The Dark Years

gs550eI rode Zook, my 1980 Suzuki GS550E, for many years. It outlasted my marriage, and I took it with me when I moved to Maine afterward. Despite having a trailer, I refused to use it for this one way trip, even though it would’ve been easier. No, I was determined to RIDE my bike from its old home to its new one. And ride it there I did, as well as all over the state of Maine. One advantage of the courier work I did at the time was that I ended up learning many roads very quickly. I made mental notes of the quiet twisty ones with good pavement, and returned there on two wheels when I wasn’t working.

The disadvantage of the courier work is that it went away. I didn’t get laid off – I just stopped getting hours and deliveries to make. Sure, there was a slow week every now and then, but a slow week became two weeks, then became a month, which became more… I was living pretty cheap, in a house with several friends, but with the lack of work and no lack of bills, I found myself with a lack of money to pay those bills. I was forced to take some drastic measures to make ends meet. One of those drastic measures was selling my motorcycle.

My friend Christina bought it. She drove up to visit, and while she was there we loaded it up in the back of her Toyota pickup. She gave me some cash to live on a little while longer and took the bike with her. I was glad it was going to a good home. She’s more meticulous about maintaining her vehicles than I am, and I knew that Zook would be in good hands. At the same time, I was sad that I had to give up this part of my life to make ends meet.

realzookFor two years I had no motorcycle at all. I did find another job, but not the time or the money to get another bike. I must’ve put myself into a state of denial, telling myself I didn’t really miss it that much. It was pretty easy – after all, I still got to travel all over the state delivering stuff for work. Somehow I managed to ignore the detail of a 22 foot box truck being a whole lot less fun to drive than a motorcycle.

A couple of years later, I became friends with Deb, a friend of a friend sort of thing. As we talked, she learned of my previous interest in motorcycles, and I learned of her possession of one, a 1982 Honda CM250 Custom. She had moved to Maine from New Jersey recently, and didn’t have the time or money to register the bike or get her Maine motorcycle license (she only had a learner’s permit from New Jersey, which wasn’t valid outside of the state).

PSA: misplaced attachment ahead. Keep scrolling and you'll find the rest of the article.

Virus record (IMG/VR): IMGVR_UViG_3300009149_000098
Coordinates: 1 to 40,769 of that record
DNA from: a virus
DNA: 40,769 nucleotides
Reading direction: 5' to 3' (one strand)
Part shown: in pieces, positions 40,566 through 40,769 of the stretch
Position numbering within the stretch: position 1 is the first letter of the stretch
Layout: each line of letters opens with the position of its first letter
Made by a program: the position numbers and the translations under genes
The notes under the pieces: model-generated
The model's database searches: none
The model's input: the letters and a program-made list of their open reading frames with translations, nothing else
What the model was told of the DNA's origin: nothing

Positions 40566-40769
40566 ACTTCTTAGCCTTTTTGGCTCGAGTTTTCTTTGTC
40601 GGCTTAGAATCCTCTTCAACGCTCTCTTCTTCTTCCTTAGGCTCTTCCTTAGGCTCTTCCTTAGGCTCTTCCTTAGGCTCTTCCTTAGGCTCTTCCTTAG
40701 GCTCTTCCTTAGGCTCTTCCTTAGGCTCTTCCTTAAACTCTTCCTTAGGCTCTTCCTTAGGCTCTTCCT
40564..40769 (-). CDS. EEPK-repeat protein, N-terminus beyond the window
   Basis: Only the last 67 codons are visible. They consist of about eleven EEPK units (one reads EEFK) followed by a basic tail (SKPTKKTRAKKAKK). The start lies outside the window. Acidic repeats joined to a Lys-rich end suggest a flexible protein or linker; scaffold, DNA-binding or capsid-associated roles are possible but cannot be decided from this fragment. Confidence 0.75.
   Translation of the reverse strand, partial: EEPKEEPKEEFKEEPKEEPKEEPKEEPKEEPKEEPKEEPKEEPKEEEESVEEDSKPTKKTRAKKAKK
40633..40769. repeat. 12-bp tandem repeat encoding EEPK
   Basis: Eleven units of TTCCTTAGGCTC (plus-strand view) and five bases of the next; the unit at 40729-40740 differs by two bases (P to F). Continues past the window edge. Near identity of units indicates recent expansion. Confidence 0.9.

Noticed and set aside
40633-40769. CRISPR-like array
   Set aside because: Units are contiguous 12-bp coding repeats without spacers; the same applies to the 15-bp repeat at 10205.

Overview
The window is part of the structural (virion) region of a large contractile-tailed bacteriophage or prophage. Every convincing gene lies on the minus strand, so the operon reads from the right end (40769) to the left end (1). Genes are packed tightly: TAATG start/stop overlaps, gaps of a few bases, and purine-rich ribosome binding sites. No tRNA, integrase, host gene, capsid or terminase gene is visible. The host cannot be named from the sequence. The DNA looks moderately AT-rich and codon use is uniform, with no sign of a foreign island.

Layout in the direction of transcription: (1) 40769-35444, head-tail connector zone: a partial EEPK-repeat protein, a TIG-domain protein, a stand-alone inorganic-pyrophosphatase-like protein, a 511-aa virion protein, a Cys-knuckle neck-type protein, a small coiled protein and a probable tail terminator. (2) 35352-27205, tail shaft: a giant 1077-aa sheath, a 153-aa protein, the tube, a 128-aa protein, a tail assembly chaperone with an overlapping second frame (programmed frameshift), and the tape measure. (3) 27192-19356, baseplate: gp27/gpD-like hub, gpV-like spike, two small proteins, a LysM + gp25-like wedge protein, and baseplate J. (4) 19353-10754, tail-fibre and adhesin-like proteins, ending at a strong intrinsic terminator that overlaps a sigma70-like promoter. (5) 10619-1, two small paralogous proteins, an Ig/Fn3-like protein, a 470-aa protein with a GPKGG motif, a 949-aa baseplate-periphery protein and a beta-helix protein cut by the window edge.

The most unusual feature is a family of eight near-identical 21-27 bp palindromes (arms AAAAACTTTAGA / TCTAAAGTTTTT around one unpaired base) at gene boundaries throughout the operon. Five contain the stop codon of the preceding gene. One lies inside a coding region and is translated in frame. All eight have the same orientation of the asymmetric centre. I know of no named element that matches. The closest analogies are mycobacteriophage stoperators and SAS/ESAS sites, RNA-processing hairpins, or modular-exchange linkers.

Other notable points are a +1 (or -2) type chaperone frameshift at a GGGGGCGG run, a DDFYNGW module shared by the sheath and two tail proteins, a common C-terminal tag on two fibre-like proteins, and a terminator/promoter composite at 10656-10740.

She must’ve been able to see through my denial. She could tell that I hadn’t given up riding by choice, and that I missed it. So she made me an offer I couldn’t refuse – to loan me her bike for the summer. Legally, she’d sell me her bike for $1. I’d register and insure it myself. Then, when she wanted it back, I’d sell it back to her for $1. The idea was so crazy, it just might work. So we went for it. In fact, I paid extra for the bike – we signed the paperwork at Gritty’s, the local brew pub, and I bought her a $2 beer special (Scottish Ale, I believe) in exchange for the bike.

cm250The thing was tiny, especially compared to the 550 I was used to and my bikes that followed. But for cruising around town, it was the best handling bike I’ve ever had. It was so small and light I could flick it around corners like nothing. It didn’t have much power, being a 250. It was fine in town and on the 50mph state highways between towns, but 65 was about where it topped out, and it was kind of scary on the interstate. No big deal – the interstates aren’t as much fun anyway. It was a good little bike. It ran perfectly, and there was nothing wrong with it. It felt good to putt around on a bike again, and this was a good bike to get a feel for riding again after not riding for a couple of years.

A couple of months later, Deb moved away, and politely asked for her bike back. I didn’t want to give up a bike again, but I was true to my word, sold it back to her for $1 (I don’t remember or care if I actually collected or not), and took one last ride out through coastal Maine to deliver it to the barn she’d keep it in for the winter. She drove me home, and I was without a motorcycle again. I swore it would not be for long.

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